Eight Belles’ death was a terribly sad spectacle, but the worse thing we as a society can do is demand change for the sake of change.  Keep in mind experts at one time told us cigarettes were safe and cocaine was good for you.  Let the debate run its course before taking action. 

My two cents – The injury had little to do with the surface of the track, and more to do with the anatomy of the horse.  I found the blog, Racehorse Memorial Wall, Worldwide™, and it lists several horses that were fatally injured running on artificial surfaces. 

BTW – The New York Times fired the first shot in the mainstream media.  They brought up the surface debate in their article titled, Filly’s Death Casts Shadow Over Big Brown’s Derby Victory.  I have no doubt someone in Congress will bring this up on the floor of the House or Senate in the coming days.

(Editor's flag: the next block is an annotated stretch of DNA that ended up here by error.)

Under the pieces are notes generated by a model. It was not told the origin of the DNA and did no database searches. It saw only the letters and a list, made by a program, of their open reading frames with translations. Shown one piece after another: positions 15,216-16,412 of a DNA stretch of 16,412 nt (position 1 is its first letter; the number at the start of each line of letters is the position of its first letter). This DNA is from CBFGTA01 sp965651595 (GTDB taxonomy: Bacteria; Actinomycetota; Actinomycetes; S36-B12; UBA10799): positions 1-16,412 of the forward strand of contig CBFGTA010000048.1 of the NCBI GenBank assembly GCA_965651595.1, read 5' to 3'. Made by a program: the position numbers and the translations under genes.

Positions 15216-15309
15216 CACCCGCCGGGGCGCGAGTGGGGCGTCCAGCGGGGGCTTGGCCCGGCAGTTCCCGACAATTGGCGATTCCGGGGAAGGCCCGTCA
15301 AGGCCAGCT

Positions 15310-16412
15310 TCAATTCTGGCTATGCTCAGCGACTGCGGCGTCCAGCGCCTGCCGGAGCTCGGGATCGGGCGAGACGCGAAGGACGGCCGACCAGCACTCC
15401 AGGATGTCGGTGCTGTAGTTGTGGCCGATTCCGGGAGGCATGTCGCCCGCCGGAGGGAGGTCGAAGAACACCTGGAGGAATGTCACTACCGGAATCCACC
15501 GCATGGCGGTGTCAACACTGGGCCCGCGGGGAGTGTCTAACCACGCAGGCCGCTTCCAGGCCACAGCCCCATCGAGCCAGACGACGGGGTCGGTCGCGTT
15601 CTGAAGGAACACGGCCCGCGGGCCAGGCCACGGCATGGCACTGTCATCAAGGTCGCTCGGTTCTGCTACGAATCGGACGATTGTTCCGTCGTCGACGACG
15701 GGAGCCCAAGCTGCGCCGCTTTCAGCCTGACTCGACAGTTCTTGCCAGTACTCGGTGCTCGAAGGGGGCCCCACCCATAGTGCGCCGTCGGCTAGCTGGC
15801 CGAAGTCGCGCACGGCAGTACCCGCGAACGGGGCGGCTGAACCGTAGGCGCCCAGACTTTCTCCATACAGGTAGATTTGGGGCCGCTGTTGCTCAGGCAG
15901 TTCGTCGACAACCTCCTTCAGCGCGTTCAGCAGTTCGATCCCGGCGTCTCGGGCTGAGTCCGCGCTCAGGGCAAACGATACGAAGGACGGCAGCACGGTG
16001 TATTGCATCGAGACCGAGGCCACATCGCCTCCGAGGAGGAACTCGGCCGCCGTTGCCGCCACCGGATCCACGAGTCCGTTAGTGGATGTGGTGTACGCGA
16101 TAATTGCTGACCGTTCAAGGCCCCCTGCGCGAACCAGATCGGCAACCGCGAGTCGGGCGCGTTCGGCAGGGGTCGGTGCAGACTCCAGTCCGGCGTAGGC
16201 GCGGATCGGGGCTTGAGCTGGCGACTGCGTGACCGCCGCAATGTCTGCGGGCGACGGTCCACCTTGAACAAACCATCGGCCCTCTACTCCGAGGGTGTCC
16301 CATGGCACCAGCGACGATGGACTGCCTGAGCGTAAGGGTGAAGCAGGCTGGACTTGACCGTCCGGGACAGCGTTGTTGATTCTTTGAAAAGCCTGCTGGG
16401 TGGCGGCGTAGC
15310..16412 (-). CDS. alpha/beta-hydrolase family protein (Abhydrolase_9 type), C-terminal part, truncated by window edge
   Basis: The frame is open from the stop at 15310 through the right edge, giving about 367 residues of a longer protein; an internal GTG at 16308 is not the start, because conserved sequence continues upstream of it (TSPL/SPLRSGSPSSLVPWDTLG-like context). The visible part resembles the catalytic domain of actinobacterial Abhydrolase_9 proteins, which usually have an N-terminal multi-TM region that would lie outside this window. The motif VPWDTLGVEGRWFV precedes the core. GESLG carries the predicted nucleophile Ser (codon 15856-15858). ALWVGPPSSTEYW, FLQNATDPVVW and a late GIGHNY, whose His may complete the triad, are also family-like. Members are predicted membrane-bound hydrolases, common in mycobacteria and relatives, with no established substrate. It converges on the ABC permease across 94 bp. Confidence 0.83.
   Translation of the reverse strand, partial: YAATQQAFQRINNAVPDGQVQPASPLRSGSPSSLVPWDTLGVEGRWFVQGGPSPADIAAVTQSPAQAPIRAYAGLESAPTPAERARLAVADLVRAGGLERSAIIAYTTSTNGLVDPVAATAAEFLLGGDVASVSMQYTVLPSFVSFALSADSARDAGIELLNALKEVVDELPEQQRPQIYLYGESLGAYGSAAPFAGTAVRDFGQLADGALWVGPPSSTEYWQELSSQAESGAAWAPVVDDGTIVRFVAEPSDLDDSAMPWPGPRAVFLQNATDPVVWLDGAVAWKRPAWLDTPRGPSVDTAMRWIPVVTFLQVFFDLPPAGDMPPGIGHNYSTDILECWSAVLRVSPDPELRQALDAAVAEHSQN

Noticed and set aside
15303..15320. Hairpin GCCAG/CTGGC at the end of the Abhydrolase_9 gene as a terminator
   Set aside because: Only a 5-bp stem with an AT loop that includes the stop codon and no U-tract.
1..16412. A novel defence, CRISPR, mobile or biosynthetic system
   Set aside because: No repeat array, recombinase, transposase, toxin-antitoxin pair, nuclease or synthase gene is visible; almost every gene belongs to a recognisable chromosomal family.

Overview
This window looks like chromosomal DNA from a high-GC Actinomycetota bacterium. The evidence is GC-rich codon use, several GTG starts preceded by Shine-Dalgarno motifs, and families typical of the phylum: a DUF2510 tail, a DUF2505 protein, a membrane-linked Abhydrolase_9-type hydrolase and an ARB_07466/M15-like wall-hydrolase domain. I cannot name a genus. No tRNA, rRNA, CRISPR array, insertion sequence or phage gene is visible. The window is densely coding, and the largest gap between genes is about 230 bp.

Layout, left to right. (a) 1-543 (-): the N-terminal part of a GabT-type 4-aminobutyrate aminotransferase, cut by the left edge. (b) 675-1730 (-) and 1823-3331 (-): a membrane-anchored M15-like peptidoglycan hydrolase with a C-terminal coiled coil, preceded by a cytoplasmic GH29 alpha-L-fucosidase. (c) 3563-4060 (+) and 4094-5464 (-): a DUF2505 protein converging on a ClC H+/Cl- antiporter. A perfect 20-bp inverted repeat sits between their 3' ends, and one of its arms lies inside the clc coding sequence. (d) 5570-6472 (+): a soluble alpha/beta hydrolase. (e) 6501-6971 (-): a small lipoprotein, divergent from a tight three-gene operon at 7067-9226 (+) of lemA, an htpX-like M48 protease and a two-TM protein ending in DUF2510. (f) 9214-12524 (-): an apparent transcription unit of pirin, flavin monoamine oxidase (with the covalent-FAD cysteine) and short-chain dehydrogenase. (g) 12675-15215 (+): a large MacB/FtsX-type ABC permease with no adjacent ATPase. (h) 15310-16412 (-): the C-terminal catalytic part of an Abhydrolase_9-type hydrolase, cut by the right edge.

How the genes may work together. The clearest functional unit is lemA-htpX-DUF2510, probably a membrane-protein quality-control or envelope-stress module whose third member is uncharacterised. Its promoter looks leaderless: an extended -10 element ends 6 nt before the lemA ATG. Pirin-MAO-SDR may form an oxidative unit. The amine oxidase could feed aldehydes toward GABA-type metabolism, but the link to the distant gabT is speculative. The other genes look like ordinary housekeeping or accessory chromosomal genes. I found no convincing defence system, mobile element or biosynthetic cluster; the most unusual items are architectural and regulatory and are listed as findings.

Robots Writing Books

I found this article in the New York Times to be extremely scary. Author Philip M. Parker has written 200,000 books! Impossible you say. That’s what I thought. He uses a computer program that grabs information off the internet and puts it into textbook form. Sounds innocent enough, but I’m weary of Mr. Parker’s fact checking abilities. How can you ensure the accuracy of 200,000 textbooks? What’s more, he’s working on a computer program that will write Romance novels using the same technology. I’m no fan of Romance novels, but still, I would think it takes a large dose of humanity to write romance. Do we really want the next Lady Chatterley’s Lover to be written by a PC or MAC?

You can read the article here: He Wrote 200,000 Books (but Computers Did Some of the Work)